Free Conversation

Again my classmates hide and in darkness come to silence me. Again attempting to sacrifice black life for all life, a theme all too common. Posters in Val, displayed anonymously, again, mourned the death of free speech as the “true victim” of black suffering. Bold statements from a void. You, in placing these posters so publicly in our dining hall, where I was supposed to see them, be surrounded by them, where are you?

Why hide? Your views are unpopular and incendiary. Maybe asking you to reveal yourselves would be too much. I know that it would be tough to stand and be counted. I know that it would be tough to walk around in the minority on this campus with your skin black powder, an abyss, only potential danger; I know that it would be tough to be a walking threat; and I know that it would be tough not to hide. But I can’t. And I won’t. Even if you proclaimed not to see my blackness, even if I didn’t show it to you, it would still be there and I am what I won’t let others see. So are you.

But where are you? You left me with this: “If you want to protest this sign feel free. Because that’s why the First Amendment exists.” Where are you? If you wanted me to use my speech to protest, then why did you not stay to listen? Should I speak to your posters? I thought my speech was for conversation, dialogue, growth, consensus, democracy, and community? No? If not, tell me, what is my speech for? Let me be clear: When you proclaimed “free speech” you meant to howl “shut up!” and I know that this is because you are in great pain. I know that you would like us to shut up so as to preserve your open forum of non-conflicting opinions. I feel the same. I know that you feel you need to hide your identity in order to preserve Amherst as your community of comfort. I feel the same. I know that you feel violently persecuted as we all strive for a safer, less vitriolic world. I feel the same. We have more in common than you may think. The situation we find ourselves in is very difficult, frightening, and far more complex than the simple, reactionary invocation of “free speech.” I know that you know this.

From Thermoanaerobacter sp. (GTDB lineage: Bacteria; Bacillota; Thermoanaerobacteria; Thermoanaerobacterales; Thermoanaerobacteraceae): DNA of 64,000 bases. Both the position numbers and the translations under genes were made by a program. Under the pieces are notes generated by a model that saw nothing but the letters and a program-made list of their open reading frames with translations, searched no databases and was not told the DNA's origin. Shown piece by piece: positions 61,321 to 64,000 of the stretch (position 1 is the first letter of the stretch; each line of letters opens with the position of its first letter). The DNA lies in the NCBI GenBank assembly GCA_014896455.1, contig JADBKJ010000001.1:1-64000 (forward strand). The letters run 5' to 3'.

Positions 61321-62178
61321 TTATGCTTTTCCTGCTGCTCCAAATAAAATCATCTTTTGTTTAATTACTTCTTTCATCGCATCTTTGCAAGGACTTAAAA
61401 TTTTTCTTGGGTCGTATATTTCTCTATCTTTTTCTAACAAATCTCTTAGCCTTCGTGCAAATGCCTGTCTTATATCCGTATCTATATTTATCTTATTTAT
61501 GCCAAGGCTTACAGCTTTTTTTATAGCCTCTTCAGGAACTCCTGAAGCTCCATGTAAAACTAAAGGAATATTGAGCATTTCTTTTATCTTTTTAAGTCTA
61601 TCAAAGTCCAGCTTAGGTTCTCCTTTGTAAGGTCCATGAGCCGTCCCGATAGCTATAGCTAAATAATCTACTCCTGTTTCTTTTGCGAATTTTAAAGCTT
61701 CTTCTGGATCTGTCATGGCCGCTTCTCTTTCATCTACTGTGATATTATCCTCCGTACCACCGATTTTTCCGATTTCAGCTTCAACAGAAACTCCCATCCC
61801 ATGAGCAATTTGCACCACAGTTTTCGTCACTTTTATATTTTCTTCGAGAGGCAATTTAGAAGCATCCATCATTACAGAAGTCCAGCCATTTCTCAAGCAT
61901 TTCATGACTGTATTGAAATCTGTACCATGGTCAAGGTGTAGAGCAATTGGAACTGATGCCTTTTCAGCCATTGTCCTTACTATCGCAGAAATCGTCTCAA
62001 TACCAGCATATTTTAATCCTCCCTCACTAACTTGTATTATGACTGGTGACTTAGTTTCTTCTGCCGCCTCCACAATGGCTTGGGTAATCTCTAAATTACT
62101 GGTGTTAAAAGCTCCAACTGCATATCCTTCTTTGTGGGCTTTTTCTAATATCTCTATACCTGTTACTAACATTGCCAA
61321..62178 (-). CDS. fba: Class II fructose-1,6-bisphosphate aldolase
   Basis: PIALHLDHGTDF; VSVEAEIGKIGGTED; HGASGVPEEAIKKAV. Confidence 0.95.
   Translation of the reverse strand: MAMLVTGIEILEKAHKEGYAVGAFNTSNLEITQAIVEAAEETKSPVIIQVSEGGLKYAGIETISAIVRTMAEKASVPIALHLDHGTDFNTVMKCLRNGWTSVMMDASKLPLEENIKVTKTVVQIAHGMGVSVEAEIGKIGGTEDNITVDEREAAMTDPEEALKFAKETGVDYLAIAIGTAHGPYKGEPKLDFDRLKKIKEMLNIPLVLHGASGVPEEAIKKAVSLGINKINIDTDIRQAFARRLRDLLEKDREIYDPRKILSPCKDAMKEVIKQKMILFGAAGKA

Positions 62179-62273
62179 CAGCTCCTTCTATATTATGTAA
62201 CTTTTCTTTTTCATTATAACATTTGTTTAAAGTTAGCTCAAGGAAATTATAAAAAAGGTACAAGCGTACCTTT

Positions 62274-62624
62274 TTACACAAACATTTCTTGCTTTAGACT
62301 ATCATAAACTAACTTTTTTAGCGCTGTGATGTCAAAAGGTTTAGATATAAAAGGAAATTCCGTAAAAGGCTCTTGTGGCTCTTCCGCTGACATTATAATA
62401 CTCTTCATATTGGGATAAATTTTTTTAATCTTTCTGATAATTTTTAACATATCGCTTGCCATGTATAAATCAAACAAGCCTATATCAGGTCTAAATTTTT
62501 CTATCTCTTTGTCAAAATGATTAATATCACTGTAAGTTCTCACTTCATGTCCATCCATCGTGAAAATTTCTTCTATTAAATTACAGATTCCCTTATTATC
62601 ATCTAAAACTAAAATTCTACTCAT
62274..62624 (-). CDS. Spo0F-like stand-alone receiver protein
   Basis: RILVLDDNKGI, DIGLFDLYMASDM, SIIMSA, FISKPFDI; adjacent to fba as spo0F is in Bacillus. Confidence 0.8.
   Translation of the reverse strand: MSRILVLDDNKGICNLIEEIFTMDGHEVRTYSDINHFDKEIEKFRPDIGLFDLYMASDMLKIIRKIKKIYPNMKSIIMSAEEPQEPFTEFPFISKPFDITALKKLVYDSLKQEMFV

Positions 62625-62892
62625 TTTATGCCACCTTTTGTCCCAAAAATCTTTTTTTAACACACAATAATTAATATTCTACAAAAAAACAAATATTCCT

But let’s put our free speech to good use. I’ll admit, I’m not the most learned on the subject of safe space, but let’s pause, abstract from ourselves, and consider some seemingly rational questions to ask others and ourselves: Why do people claim they need a safe space? What is unsafe about the space currently? How might I be contributing to this? How and why does a safe space threaten me? What is a safe space? Are people obligated to speak to me? And vice-versa? Can a private majority prohibit me from speaking? Just because I can say something, should I? Is there a time and a place for certain speech? How does my speech affect my audience, my community?

I don’t have the answers to these questions. And neither do you. But hopefully they are somewhere between us. Where are you? We need to speak to one another, because that’s why the First Amendment exists.